Timely Portfolio has a great post about the magical long-bond.
The thesis he presents is clear: long bonds won’t achieve what they’ve achieved over the past 30 years.
I think this thesis is correct, but this statement of presumed fact doesn’t answer the real question: Should we invest in the long-bond over the next 30 years?
Investing is all about opportunity costs. It may be the case that the long bond will not achieve the same sort of Sharpe over the next 30 years, but perhaps it will achieve a higher Sharpe than alternative investment classes.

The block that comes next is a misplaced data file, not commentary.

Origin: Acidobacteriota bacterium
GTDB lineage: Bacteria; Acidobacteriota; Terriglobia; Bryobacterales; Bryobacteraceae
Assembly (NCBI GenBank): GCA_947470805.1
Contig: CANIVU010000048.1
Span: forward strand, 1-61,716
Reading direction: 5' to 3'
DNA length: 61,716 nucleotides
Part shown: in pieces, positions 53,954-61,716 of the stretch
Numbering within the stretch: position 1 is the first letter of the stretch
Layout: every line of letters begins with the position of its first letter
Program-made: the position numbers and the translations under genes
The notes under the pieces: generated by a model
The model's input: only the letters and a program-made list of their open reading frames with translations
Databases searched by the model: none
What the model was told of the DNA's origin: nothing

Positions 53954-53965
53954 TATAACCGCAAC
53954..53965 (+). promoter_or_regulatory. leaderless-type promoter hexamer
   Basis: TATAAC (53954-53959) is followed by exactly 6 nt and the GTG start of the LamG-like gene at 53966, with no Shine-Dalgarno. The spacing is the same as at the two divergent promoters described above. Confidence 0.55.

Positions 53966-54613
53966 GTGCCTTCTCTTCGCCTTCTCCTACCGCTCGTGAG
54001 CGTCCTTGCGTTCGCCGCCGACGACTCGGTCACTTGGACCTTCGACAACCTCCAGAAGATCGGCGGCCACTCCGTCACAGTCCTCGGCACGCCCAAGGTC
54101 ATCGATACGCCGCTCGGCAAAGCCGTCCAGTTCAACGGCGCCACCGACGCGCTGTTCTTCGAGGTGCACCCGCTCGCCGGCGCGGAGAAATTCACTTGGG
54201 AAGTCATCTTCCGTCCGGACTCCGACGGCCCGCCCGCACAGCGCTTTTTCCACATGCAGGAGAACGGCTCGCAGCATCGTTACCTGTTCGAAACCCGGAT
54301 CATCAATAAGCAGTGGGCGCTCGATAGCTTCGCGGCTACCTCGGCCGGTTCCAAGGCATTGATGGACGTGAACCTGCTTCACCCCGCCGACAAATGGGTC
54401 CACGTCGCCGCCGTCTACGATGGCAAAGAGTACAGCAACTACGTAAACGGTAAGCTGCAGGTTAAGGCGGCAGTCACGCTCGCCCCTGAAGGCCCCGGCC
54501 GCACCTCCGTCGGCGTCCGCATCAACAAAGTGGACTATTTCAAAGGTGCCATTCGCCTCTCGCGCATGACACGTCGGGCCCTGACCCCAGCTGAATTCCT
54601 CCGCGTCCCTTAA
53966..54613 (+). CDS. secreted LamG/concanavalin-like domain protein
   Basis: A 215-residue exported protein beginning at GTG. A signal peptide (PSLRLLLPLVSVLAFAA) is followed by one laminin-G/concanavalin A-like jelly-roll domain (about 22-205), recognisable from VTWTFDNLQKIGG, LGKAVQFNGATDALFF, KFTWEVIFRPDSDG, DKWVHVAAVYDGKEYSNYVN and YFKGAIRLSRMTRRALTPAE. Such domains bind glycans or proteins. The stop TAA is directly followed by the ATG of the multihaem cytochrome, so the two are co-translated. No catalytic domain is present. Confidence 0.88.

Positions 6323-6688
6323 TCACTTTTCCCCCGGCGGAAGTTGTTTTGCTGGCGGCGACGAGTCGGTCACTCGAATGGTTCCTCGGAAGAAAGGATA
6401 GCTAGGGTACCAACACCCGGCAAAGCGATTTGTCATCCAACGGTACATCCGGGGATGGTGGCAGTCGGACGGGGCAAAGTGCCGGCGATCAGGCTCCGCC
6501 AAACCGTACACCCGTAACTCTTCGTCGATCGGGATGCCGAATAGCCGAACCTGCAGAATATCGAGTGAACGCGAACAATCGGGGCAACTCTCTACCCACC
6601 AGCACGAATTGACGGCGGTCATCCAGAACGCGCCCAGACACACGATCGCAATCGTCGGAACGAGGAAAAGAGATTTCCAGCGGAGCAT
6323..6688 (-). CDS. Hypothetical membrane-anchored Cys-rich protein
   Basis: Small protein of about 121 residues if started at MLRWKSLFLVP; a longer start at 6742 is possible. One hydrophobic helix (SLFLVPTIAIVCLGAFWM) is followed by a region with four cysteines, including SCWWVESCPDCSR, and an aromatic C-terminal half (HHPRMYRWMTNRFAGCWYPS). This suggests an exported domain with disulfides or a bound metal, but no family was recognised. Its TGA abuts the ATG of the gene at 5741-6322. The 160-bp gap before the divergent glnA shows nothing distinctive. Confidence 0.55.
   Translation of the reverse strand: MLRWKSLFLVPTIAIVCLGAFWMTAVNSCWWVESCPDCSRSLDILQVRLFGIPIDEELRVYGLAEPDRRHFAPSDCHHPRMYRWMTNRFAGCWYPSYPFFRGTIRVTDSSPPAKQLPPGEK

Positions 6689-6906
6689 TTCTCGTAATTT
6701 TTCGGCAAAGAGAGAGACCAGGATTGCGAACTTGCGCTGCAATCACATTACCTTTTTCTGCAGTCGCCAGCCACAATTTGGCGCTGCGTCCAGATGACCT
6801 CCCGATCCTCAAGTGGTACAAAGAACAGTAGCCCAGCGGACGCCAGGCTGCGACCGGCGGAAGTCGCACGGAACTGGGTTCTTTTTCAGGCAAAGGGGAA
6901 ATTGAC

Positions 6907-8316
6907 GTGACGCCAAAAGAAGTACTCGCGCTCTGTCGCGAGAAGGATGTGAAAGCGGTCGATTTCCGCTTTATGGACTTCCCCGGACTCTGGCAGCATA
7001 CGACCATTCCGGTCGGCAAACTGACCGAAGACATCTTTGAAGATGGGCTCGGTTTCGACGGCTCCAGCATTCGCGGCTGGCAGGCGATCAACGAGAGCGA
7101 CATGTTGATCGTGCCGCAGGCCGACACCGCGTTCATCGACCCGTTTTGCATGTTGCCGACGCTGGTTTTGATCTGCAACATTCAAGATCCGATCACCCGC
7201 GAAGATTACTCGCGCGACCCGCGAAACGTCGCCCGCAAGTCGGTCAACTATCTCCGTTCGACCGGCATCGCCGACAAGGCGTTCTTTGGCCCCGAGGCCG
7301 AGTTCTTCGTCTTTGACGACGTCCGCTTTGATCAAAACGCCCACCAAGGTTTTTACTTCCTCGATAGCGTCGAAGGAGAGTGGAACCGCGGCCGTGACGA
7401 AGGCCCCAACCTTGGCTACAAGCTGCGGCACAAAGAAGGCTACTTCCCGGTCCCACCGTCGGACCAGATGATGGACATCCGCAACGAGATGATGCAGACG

I don’t know the answer for investing in bonds, but one can look at historical bond data and get some perspective on what is possible.
For a full research report on the subject, Empiritrage has a new report called “The Truth About Bonds.”
Below is my favorite chart. This chart looks at the performance of JGBs when they first broke 1.80% in April of 1998. The absolute risk/reward isn’t amazing, but relative to equity it is magical.
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